Screwing Off Increases Productivity!

Firms spend millions and go through a lot to keep their workers from goofing off on the Internet.  That may not be such a good idea:

Caught Twittering or on Facebook at work? It’ll make you a better employee, according to an Australian study that shows surfing the Internet for fun during office hours increases productivity.

The University of Melbourne study showed that people who use the Internet for personal reasons at work are about 9 percent more productive that those who do not. Study author Brent Coker, from the department of management and marketing, said “workplace Internet leisure browsing,” or WILB, helped to sharpened workers’ concentration. “People need to zone out for a bit to get back their concentration,” Coker said on the university’s website ( “Short and unobtrusive breaks, such as a quick surf of the Internet, enables the mind to rest itself, leading to a higher total net concentration for a days’ work, and as a result, increased productivity,” he said.

Since I’ve always simply presumed this to be the case — at least for those whose jobs are primarily intellectual — it’s hard to dub this finding “counterintuitive.”   And, it should be stressed, this finding holds true only up to a point.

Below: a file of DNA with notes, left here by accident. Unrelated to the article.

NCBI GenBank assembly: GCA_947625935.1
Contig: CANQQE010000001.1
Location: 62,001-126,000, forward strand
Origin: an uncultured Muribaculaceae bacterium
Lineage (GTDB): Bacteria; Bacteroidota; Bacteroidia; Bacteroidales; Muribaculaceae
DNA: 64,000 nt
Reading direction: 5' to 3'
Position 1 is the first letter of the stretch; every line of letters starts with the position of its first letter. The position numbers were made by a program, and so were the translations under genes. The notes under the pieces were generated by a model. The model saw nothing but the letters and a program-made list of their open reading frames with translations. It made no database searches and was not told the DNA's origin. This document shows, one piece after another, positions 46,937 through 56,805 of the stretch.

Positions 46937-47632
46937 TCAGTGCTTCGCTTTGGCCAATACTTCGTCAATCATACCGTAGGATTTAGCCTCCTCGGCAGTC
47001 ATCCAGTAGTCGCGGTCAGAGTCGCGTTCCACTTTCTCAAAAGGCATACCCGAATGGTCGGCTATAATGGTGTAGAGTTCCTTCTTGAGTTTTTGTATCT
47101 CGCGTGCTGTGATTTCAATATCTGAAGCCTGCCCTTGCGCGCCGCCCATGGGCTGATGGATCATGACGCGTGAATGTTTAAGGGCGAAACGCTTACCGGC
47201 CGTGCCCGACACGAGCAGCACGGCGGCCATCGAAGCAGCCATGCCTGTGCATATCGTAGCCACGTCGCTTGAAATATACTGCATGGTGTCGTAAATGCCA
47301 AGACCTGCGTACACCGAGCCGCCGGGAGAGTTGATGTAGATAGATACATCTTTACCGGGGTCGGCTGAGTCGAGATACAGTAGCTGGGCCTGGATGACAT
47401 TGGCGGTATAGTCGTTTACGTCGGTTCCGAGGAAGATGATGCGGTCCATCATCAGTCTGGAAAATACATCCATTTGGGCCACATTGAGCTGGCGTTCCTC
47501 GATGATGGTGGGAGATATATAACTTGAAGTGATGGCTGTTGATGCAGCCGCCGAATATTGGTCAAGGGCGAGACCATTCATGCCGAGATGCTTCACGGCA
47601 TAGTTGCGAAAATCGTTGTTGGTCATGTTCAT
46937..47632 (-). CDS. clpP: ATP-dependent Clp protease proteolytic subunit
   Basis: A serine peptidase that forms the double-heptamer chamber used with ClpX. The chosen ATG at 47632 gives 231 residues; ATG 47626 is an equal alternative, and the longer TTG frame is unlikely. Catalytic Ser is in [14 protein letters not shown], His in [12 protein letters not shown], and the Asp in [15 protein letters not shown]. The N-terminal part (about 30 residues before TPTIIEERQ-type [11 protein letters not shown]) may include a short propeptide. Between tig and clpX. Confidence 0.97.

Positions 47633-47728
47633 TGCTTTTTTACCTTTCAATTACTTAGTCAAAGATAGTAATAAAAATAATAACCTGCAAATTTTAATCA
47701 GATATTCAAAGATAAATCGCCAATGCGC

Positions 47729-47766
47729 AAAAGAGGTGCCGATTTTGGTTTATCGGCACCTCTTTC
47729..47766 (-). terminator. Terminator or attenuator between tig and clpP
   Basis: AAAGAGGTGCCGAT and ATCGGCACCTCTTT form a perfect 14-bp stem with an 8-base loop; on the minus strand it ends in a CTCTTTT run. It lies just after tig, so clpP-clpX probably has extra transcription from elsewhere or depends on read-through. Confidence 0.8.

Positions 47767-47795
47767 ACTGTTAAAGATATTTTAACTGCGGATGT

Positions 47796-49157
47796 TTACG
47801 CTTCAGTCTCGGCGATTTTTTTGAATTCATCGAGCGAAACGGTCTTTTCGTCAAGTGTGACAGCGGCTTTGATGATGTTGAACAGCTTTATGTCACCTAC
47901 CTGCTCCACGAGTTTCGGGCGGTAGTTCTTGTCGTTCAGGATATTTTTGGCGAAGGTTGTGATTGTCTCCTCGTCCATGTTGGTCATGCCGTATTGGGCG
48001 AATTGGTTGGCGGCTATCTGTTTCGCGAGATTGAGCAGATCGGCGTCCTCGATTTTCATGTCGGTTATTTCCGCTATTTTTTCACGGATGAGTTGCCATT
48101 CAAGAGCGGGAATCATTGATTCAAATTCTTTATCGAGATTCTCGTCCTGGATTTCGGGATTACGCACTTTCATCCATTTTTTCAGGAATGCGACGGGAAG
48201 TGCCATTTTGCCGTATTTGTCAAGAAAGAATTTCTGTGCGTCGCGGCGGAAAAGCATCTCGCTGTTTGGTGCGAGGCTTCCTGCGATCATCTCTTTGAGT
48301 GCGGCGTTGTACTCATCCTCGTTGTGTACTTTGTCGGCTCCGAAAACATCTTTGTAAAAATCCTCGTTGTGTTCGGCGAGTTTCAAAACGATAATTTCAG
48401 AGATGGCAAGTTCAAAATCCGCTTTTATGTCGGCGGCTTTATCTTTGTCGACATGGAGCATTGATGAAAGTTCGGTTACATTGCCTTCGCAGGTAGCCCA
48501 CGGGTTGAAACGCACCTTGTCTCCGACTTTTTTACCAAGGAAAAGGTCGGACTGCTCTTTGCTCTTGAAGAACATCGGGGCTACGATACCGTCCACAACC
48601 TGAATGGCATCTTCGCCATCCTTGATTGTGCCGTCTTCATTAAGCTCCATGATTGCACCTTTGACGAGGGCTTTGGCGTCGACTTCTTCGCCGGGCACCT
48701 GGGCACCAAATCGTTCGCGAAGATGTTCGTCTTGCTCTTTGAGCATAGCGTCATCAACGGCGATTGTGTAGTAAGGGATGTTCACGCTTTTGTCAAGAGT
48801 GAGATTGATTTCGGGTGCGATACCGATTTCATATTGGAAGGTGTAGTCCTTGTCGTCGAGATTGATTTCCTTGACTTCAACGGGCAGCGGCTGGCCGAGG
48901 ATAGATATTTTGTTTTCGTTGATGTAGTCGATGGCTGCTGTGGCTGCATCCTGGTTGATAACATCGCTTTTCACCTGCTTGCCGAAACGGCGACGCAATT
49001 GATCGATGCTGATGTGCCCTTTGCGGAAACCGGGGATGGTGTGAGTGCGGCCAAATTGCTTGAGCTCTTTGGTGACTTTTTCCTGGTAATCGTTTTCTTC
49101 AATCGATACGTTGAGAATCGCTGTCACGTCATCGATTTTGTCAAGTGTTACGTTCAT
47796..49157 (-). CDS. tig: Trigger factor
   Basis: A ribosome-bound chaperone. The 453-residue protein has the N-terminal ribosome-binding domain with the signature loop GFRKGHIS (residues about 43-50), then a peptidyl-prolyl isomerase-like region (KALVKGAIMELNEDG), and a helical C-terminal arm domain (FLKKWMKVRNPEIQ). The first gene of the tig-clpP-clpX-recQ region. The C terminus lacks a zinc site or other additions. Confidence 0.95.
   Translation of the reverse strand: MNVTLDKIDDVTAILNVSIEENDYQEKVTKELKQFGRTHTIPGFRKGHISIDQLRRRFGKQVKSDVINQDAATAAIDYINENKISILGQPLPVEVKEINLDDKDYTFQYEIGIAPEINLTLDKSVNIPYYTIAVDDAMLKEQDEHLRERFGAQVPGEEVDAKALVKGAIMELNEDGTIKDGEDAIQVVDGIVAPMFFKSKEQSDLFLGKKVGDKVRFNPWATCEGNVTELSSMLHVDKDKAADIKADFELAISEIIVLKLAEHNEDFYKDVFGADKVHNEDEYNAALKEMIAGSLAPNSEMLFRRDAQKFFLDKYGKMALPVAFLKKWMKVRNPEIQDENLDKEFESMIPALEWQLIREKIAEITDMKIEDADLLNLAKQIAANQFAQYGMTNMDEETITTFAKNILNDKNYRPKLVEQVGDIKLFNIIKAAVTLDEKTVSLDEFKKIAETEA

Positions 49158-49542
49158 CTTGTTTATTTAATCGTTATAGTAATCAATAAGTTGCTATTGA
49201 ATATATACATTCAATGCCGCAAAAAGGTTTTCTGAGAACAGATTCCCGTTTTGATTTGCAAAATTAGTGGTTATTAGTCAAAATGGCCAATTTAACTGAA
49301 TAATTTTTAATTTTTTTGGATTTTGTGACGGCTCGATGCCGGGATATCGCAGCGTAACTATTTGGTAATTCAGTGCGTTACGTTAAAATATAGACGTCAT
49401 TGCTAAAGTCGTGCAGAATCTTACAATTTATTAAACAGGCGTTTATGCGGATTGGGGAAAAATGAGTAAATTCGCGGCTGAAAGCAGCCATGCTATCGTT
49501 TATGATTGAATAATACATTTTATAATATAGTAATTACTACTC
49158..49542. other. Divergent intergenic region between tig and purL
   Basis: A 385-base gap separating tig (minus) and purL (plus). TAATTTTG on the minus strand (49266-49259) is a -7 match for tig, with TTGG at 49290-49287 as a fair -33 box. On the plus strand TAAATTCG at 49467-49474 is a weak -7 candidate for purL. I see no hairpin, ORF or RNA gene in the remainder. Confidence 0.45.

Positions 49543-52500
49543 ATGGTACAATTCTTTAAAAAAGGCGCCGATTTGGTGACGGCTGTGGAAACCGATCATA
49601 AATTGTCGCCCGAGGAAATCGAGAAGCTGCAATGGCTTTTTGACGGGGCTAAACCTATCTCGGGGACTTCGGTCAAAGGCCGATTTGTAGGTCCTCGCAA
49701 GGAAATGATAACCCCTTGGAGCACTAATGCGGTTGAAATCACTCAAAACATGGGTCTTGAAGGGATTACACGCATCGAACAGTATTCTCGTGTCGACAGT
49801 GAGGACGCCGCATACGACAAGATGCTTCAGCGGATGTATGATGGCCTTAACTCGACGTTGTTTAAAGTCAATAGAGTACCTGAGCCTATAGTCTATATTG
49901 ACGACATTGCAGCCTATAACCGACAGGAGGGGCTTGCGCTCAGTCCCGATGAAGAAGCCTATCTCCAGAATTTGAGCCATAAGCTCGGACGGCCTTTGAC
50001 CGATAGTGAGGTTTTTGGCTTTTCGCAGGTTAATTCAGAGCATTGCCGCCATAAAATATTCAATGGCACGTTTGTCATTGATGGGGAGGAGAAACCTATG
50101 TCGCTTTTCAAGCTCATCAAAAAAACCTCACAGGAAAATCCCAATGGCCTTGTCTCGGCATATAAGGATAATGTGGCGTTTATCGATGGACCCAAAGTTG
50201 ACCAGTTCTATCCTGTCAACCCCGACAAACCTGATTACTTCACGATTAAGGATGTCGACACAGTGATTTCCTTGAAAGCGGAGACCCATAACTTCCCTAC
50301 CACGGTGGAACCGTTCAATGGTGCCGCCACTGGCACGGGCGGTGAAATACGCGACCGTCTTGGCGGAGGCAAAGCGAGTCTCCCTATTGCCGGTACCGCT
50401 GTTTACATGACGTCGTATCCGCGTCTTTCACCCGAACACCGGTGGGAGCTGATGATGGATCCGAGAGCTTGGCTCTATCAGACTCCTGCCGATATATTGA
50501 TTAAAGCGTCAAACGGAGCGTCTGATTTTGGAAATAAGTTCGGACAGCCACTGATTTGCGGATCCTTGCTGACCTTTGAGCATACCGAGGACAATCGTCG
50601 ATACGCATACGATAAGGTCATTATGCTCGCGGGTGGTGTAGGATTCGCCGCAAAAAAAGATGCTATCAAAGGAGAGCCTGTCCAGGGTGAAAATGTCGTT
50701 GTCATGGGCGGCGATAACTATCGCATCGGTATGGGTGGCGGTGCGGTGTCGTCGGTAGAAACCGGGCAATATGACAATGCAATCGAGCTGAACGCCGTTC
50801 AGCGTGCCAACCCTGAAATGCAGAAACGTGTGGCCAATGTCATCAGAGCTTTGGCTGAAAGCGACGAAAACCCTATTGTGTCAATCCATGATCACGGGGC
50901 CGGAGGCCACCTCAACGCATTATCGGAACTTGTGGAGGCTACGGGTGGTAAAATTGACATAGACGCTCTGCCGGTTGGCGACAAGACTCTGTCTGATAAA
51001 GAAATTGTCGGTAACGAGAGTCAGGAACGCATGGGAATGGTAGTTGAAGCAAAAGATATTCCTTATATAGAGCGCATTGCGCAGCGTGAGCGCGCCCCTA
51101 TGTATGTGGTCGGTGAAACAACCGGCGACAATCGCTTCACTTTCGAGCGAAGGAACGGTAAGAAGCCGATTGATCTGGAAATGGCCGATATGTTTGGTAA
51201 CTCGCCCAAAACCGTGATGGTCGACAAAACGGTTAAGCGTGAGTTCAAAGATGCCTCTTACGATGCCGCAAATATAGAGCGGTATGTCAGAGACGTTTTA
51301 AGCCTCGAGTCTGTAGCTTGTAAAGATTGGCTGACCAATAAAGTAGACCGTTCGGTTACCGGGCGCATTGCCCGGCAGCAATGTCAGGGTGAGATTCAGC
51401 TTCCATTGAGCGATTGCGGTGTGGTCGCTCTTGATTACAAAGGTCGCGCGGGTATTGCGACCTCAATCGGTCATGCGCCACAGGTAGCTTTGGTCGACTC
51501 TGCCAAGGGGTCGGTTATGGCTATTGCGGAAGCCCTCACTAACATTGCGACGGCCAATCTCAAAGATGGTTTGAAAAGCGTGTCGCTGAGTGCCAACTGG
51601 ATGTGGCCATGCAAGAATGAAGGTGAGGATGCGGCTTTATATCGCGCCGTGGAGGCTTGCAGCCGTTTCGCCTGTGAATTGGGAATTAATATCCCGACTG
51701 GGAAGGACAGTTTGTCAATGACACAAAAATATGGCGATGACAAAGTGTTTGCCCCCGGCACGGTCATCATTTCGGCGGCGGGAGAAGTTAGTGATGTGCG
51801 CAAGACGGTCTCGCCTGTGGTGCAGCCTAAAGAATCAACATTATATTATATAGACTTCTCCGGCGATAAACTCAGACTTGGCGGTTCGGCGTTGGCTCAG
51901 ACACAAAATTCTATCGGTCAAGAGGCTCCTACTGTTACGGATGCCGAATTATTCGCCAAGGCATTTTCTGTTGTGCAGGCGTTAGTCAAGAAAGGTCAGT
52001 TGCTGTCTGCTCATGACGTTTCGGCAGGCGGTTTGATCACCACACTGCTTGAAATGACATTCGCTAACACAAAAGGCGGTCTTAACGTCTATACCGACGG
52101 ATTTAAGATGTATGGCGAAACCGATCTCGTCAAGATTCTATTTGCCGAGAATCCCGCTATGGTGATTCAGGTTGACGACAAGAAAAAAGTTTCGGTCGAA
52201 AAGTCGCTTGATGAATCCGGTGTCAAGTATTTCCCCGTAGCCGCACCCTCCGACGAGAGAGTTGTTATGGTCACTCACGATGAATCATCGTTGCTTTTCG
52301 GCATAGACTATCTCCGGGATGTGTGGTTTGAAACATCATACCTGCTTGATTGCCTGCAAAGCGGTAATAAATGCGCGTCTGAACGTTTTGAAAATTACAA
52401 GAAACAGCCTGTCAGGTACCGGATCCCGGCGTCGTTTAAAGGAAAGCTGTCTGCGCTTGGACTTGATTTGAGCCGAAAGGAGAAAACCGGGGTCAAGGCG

However, Coker said the study looked at people who browsed in moderation, or were on the Internet for less than 20 percent of their total time in the office. “Those who behave with Internet addiction tendencies will have a lower productivity than those without,” he said.


Hat tip: DrewM. Photo by Flickr user tueexperto, used under Creative Commons license.

FILED UNDER: Economics and Business, Science & Technology, ,
James Joyner
About James Joyner
James Joyner is Professor and Department Head of Security Studies at Marine Corps University's Command and Staff College. He's a former Army officer and Desert Storm veteran. Views expressed here are his own. Follow James on Twitter @DrJJoyner.


  1. sam says:

    Those who behave with Internet addiction tendencies will have a lower productivity than those without

    Heh. Reminds me of Dave Pelz (the golf guru) demonstrating, with graphs, etc., that "low handicap players tend to get much closer to the hole with their chips than high handicap players" … Your welcome, and that will be $300 for the lesson.

  2. odograph says:

    I scan a blog as a mental break, and it helps, but the flip side is that multi-tasking makes us dumber(*).

    * – in practice, at the tasks at hand

  3. Ben says:

    This is so obvious that it blows my mind that companies don’t realize it. Plus, I’ve found that working at a company that blocks Internet access leads to very poor employee morale as well. Employees at those companies tend to feel, act, and work like grounded kids.

  4. Anderson says:

    I look forward to the next research breakthrough:

    “Screwing Off Increases Productivity.”